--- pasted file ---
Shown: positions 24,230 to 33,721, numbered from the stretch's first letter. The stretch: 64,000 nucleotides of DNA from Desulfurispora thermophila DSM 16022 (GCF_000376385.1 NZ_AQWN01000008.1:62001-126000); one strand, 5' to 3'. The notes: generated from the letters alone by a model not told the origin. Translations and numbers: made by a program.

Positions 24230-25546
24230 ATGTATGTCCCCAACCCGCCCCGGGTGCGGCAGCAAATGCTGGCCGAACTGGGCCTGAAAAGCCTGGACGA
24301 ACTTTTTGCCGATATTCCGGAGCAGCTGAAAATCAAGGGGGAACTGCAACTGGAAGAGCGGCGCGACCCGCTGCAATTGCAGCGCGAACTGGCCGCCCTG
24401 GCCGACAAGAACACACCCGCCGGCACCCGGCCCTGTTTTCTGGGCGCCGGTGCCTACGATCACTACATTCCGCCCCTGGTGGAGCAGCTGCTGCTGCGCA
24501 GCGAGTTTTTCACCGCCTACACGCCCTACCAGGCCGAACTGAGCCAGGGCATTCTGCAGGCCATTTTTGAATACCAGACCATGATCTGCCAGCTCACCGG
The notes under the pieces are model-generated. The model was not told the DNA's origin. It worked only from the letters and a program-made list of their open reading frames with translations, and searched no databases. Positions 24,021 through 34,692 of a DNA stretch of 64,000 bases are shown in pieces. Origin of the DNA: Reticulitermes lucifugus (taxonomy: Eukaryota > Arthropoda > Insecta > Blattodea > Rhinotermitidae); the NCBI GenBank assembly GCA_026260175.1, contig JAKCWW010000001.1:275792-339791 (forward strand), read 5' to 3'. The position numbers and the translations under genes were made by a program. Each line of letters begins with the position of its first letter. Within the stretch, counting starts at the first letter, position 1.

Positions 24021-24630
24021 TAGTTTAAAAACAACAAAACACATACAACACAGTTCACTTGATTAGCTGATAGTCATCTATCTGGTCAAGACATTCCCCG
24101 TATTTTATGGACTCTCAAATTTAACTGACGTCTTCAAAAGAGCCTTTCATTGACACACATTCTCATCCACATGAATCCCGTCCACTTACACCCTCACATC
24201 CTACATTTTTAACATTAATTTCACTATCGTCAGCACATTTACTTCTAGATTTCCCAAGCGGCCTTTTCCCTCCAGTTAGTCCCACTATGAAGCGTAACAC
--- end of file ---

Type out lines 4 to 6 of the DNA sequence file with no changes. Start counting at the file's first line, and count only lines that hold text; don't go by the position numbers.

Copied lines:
24301 ACTTTTTGCCGATATTCCGGAGCAGCTGAAAATCAAGGGGGAACTGCAACTGGAAGAGCGGCGCGACCCGCTGCAATTGCAGCGCGAACTGGCCGCCCTG
24401 GCCGACAAGAACACACCCGCCGGCACCCGGCCCTGTTTTCTGGGCGCCGGTGCCTACGATCACTACATTCCGCCCCTGGTGGAGCAGCTGCTGCTGCGCA
24501 GCGAGTTTTTCACCGCCTACACGCCCTACCAGGCCGAACTGAGCCAGGGCATTCTGCAGGCCATTTTTGAATACCAGACCATGATCTGCCAGCTCACCGG